6) In other words, the medium-term implications of government policies applied in 1933, 1971, and 2008 don’t have much in common. As I mentioned in a previous post, the number of factors that influence the outcome of any given historical situation is very high. And so, there’s little wonder that the results were different.

Ray Dalio’s point is that the long-term analysis of money and debt cycles enables him to anticipate the direction in which the economy will go. He actually claims that this perspective allowed his company to weather the storm in 2008.

If you look at their numbers, he must be right (though it worked much less for them during the pandemic). My point, however, is that knowing the overall direction might not be enough. Neither is focusing on money and debt. In our current economy capital markets are probably the single most important driver. But you also have to look at manufacturing cycles, disruptive technology, the environment, the demographics, the pandemics and, yes, the big politics.

To be sure, I’m not in the least as knowledgeable in financial investments as Ray Dalio. I suppose that even though his analysis of long-term economic patterns isn’t 100 percent accurate, it’s fair enough for a good bet on the stock market or wherever else he decides to put his money into. After all, that’s what a hedge fund manager is supposed to know how to do.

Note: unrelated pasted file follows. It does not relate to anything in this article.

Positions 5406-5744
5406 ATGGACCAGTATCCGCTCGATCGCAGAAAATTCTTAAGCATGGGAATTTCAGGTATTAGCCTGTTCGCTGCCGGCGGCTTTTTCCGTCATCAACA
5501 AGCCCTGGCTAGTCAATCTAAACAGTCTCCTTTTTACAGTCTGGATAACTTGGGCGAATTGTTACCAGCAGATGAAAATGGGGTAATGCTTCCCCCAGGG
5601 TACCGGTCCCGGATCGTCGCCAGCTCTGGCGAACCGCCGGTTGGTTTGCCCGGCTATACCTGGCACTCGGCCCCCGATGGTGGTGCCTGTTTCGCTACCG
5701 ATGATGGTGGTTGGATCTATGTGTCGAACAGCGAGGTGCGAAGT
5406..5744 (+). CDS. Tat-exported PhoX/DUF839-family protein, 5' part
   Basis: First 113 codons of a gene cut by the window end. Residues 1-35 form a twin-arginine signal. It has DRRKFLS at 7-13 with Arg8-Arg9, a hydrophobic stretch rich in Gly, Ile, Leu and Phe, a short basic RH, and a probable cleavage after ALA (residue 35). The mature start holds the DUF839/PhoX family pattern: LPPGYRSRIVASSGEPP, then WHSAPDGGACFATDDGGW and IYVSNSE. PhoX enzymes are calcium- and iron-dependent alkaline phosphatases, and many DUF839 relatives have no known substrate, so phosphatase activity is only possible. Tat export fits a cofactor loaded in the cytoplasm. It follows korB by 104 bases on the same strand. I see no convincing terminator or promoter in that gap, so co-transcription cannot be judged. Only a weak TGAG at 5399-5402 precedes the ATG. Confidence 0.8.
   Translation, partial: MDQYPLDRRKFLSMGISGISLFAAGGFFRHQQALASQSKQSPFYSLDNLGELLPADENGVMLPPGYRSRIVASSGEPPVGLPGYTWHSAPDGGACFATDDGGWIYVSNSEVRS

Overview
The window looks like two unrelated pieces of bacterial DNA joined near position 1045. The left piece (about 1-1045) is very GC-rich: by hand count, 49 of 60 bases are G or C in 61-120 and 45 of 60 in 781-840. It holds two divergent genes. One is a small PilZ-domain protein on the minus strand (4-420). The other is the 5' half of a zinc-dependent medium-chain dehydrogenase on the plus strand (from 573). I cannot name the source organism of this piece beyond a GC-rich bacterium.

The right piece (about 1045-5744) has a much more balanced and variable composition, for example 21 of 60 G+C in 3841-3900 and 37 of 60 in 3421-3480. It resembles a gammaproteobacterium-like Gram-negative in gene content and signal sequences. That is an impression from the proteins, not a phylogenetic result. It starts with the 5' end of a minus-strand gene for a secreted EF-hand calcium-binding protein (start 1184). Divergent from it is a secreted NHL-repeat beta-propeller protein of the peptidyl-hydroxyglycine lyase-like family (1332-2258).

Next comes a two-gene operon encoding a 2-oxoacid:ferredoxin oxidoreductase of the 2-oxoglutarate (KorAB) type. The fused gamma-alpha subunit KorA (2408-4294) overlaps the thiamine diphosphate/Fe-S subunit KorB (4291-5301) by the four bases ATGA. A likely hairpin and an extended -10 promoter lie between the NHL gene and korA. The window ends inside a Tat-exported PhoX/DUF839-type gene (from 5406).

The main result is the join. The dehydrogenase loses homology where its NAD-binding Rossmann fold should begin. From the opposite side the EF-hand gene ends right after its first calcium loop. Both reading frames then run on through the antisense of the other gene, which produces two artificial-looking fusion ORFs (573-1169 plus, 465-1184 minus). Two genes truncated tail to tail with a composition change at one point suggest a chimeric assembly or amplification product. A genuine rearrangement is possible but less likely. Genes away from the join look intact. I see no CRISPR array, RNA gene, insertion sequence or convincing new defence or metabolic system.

Ray Dalio’s recipe for these turbulent times is diversification. I guess he’s right, though history can always surprise us.

7) Last but not least, there is his prediction about the impending demise of the US dollar as the world’s most important reserve currency. In this case, the question is not whether it will happen, but rather how and when. Some people at the International Monetary Fund suggest that a “stealth erosion of dollar dominance” has already started.

In the 17th century, the Dutch guilder was pushed aside after a series of lost wars. The British won both World Wars in the 20th century, but were too depleted to hold up the pound’s paramount position in the global capital market. What will it take to keep the US dollar where it is after all the upheaval in international politics in 2022?

While you muse on it, you might be interested to have a look at what one of the “Founding Fathers” of the long-term economic analysis Nikolai Kondratiev had to say about cycles.

And don’t forget: Money never sleeps, pal.

All You Should Know about the Changing World Order